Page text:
The Tale of the Heike is one of the masterworks of Japanese literature, ranking with The Tale of Genji in quality and prestige. Familiar in Japan for generations, first through oral narration and later through the printed page, this fourteenth-century reworking of traditional materials tells the story of the decline and final military defeat of the mighty house of Taira, reporting battlefield exploits in vivid detail, chronicling the fates of high-born ladies and other helpless victims of the times with delicate lyricism, and introducing humorous passages to leaven the comberness of the theme articulated in its famous opening lines: ‘The sound of the Gion Shoja bells color of the sala flowers reveals the truth that the prosperous must decline. The proud do not endure, thay are like a dream on a spring night; the mighty fall at last, they are as dust before the wind.’ The translation is not only far more readable than earlier ones, it is also much more faithful to the content and style of the original, especially in preserving the evidence of oral narration. Intended for the general audience as well as the specialist, this edition is lightly annotated, but includes three appendixes that give background information, a chronology, and an evaluation of the Heike as literature. There is also a glossary of persons, places, and terms. Illustrations consist of a color frontispiece, about fifteen prints from fourteenth- and fifteenth-century manuscripts, and two maps.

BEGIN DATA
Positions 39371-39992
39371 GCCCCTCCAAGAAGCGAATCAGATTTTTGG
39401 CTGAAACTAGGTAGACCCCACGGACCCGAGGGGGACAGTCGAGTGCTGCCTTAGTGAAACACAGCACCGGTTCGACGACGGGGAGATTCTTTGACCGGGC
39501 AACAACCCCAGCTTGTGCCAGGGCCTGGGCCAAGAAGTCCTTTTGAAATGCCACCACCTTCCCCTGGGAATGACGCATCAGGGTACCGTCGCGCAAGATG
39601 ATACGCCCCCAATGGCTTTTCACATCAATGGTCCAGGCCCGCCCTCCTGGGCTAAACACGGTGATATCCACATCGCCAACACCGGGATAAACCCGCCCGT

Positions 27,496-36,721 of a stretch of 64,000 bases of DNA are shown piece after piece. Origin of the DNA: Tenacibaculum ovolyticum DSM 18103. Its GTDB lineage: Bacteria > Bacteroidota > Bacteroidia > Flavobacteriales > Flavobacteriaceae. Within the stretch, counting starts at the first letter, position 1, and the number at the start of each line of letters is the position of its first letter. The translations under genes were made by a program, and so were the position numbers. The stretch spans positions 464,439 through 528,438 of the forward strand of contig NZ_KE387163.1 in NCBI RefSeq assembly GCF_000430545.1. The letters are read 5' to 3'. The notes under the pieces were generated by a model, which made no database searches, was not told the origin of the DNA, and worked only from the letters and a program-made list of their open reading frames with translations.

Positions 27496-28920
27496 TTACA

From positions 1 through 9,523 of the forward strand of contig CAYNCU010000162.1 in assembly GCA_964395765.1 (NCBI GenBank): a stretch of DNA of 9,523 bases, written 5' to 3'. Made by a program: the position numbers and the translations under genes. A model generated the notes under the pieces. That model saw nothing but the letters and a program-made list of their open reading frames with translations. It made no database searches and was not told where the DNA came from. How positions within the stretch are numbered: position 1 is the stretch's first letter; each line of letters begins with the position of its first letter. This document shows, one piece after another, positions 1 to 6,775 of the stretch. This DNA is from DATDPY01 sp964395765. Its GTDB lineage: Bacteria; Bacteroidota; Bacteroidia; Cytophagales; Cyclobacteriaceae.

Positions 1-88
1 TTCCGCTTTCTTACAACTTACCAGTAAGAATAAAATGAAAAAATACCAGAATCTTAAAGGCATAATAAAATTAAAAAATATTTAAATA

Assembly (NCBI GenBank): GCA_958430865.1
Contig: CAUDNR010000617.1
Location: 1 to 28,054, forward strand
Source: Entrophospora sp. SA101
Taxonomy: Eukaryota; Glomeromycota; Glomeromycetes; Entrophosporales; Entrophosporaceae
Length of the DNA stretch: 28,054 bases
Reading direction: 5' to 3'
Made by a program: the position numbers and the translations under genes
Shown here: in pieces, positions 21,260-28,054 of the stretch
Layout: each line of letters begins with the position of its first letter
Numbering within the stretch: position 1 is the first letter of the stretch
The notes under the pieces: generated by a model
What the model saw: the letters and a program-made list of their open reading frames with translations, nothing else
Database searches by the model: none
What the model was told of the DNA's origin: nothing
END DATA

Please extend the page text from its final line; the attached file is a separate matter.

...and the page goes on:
|Japanese title: Heike monogatari.
|Japan, History, Gempei Wars
|Stanford University Press, 1988, 1990, 2005
|english publication date:
|489 p.,  p. of plates : ill. (some col.) ; 24 cm.